Inclusion and Diversity in Education. Guidelines for Inclusion and Diversity in Schools
Rasid, N., Tikly, L. (2010)
Charta of young Europeans on inclusion and diversity at school.
Presented Friday, February 29, 2008
at the European Parliament, as part of the project
INDIE - Inclusion and cultural diversity and school
coordinated by the British Council
'Inclusion' is used in reference to the processes of recognition of rights and
needs of minority groups within traditional schools, in this case with particular reference to cultural, linguistic and religious minorities.
A culturally inclusive school model
- Develop leadership on diversity and inclusion.
- High expectations and success for everyone.
- Respond positively to diversity.
- Encourage innovation and change.
- The opinion of the students.
- Ethics of respect.
- Culturally inclusive curriculum.
- Involving parents, carers and families.
- Staff learning for inclusion and diversity.
- At school, both students and staff should learn to appreciate and value the differences in religion, culture and sexual orientation that exist in the school community, even if their opinions are conflicting with the beliefs of others.
- Young people should be able to express their opinions when making decisions that affect them - for example, by conferring an effective right of speech and intervention at student assemblies and recognizing their right to be consulted.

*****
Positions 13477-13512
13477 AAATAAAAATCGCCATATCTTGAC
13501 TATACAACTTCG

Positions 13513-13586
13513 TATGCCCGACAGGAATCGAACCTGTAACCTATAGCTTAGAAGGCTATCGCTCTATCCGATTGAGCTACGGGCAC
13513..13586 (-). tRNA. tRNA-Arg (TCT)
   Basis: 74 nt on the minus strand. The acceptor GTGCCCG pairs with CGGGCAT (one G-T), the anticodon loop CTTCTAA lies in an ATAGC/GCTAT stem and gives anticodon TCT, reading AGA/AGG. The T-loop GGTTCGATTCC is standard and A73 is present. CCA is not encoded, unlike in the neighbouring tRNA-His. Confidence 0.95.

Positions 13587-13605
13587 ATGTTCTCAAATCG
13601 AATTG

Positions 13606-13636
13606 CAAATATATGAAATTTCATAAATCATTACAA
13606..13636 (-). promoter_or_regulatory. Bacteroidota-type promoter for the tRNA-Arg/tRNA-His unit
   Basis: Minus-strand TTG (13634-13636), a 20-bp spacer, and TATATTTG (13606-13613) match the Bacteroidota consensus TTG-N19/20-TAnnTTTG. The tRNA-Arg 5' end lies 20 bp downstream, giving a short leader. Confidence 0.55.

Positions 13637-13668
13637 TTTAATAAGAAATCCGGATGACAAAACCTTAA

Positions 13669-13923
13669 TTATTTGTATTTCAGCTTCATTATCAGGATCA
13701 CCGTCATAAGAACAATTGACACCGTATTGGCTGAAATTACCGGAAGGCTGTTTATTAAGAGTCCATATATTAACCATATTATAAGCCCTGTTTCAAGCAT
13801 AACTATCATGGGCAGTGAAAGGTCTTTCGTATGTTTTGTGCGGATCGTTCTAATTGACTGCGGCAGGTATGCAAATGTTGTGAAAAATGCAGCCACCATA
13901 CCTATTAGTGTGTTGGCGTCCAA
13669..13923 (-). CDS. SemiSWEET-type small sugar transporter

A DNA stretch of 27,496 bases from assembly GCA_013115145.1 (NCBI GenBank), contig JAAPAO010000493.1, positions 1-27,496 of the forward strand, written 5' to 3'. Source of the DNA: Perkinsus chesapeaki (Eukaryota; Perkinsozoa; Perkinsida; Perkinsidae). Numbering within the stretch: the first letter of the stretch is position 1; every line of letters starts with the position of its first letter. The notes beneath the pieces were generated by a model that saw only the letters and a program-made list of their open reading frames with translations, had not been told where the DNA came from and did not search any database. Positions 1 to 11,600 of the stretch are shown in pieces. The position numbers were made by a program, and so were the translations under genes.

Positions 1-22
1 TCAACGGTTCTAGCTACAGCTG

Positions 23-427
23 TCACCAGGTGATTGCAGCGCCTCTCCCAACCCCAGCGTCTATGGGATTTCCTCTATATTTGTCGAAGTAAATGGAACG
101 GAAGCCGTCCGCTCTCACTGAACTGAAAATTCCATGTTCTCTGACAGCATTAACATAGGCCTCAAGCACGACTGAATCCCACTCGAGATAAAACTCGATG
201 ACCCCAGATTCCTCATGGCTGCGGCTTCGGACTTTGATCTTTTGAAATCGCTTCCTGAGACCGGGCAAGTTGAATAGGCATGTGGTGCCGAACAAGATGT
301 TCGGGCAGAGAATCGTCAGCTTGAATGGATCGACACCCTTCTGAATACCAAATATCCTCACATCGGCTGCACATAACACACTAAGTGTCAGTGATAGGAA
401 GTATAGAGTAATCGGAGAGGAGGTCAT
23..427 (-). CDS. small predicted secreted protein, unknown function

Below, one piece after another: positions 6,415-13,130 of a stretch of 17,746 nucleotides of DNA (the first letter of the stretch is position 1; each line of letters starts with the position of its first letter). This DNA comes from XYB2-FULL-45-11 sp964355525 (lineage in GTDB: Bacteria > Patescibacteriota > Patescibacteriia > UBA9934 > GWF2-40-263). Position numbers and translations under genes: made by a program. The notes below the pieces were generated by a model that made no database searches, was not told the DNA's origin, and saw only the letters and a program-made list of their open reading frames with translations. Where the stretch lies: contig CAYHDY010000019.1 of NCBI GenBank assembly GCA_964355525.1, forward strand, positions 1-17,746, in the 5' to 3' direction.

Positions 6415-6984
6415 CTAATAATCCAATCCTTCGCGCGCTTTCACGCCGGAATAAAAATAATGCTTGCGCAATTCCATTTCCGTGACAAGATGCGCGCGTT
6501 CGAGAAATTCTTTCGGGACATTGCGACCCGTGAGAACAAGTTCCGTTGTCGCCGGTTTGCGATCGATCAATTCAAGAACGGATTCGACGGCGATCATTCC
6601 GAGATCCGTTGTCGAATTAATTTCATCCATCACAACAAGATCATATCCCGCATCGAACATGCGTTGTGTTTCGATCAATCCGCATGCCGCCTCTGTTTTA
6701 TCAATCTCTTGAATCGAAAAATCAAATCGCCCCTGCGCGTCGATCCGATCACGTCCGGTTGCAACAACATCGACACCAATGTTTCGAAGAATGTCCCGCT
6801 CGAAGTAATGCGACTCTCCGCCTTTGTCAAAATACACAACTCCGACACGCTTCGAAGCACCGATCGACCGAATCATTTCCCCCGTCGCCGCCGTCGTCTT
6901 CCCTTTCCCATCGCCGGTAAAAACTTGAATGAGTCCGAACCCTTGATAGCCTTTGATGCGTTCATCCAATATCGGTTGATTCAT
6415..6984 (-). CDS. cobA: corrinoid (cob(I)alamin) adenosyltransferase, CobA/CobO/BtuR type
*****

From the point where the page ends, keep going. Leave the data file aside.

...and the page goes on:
- School programs should offer students the opportunity to learn about cultural diversity.
- Schools should offer students the opportunity to share their experiences and different points of view with the community, promoting better communication and integration.
- The school should be the place where the person is educated in its totality, in order to reach a maturation in the study but also on an emotional, physical and moral level, in order to fully develop the potential of each.
- Schools should propose new methods of teaching and learning, to help young people learn better - for example, through courses taught by professionals specialized in intercultural training, so that students can benefit from their experience and passion.
- Schools should be inclusive with respect to an ever-wider range of cultures and religions, including more diverse language training.
- Schools should have "mentors" to help newly arrived students, foreigners and disabled students to integrate - for example: organizing extracurricular activities to facilitate the learning of the language of the host country, and others oriented instead to maintain the knowledge of one's mother tongue; also ensuring that the individual learning needs of students, especially the disabled, are duly taken into account and reflected in the school environment and curricula.
- School staff training programs should ensure that teachers are able to address the problems and demands of students with adequate cultural sensitivity. Within the school staff the different "ethnic minorities" should always be represented.